In this 7th grade science lesson, students review the structures and processes that allow flowering plants to reproduce, and then pick a flower from the garden to dissect and diagram.
After this lesson, students will be able to:
- Name the structures of a flower and identify their respective functions
During this lesson, students will:
- Complete the Biology of a Flower worksheet, dissect a flower, and draw and label the parts of a flower
- Biology of a Flower worksheet
- Blank paper
- Pollen images (National Geographic has good examples)
- Fresh flowers for dissection (good examples are Nasturtium, because it is great for showing a landing strip, Digitalis, because it is fuzzy and therefore catches pollen well, and Columbine, because it is great for observing ovules)
Before You Begin
- Copy the Biology of a Flower worksheet to hand out
- Ensure there are enough flowering plants in the garden
At the Opening Circle
- Welcome students and introduce this Biology of a Flower lesson as an opportunity for them to learn how flowering plants reproduce by studying real flowers.
- Divide students into working groups. Offer this lesson as one of the garden jobs for today's class, and continue to offer it until all students have completed this lesson. At the Edible Schoolyard Berkeley, it takes three classes.
In the Field
1. Pass out a clipboard, pencil, and Biology of a Flower worksheet to each student.
2. Explain to students that most flowers have both male and female organs.
3. Beginning with the Pistil, complete the biology of a flower worksheet with students.
4. Share pictures of magnified flowers with pollen and review pollen’s role in reproduction.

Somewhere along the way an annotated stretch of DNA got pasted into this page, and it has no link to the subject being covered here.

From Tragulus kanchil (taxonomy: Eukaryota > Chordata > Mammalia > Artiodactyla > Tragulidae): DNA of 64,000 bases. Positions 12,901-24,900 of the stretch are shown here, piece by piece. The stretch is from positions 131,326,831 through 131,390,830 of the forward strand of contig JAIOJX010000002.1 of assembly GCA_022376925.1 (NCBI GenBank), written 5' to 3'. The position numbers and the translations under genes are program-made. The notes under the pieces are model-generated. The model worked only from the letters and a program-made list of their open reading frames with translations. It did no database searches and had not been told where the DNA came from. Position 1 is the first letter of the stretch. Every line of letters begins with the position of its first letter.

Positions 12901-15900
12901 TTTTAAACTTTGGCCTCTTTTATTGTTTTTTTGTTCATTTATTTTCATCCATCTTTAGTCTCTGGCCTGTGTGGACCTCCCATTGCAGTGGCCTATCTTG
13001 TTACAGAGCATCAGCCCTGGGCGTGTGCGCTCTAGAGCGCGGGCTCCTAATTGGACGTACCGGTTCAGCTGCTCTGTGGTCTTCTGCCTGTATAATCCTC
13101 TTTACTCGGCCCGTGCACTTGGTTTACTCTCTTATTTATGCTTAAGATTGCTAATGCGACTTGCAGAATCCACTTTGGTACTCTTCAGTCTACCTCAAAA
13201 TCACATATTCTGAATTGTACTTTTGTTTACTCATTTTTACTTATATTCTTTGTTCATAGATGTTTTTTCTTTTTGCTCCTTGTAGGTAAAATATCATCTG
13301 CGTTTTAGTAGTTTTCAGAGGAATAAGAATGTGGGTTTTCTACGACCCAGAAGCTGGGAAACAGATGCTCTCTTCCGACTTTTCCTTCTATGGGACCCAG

5. Show a magnification of pollen and discuss how types of pollen can be traced back to the types of flower from which they came.
6. Ask students to imagine they are all bees and ask students to use the vocabulary just learned to answer the following questions:
a. What part of the flower are you first attracted to? (Petals)
b. As you drink nectar, what rubs on to your body and gets stuck on your legs and belly (Pollen)
c. Then, when you move on to another flower, what sticky surface traps the pollen from your legs and belly? (Stigma)
d. From the stigma, what tube does the pollen travel down? (Style)
e. After pollen travels down the style, what does the pollen fertilize? (Ovary)
f. What does the ovary turn into once fertilized? (Fruit)
g. Who eats fruit? (humans, animals)
7. Now that students know the parts and functions of flowers, have students walk through the garden and pick flowers they would like to dissect, draw, and label.
8. Have students draw and label their flowers independently. Encourage them to draw their flowers from different perspectives and at different stages of dissection.
At the Closing Circle
Collect worksheets and drawings from students and hand them in to their classroom teacher.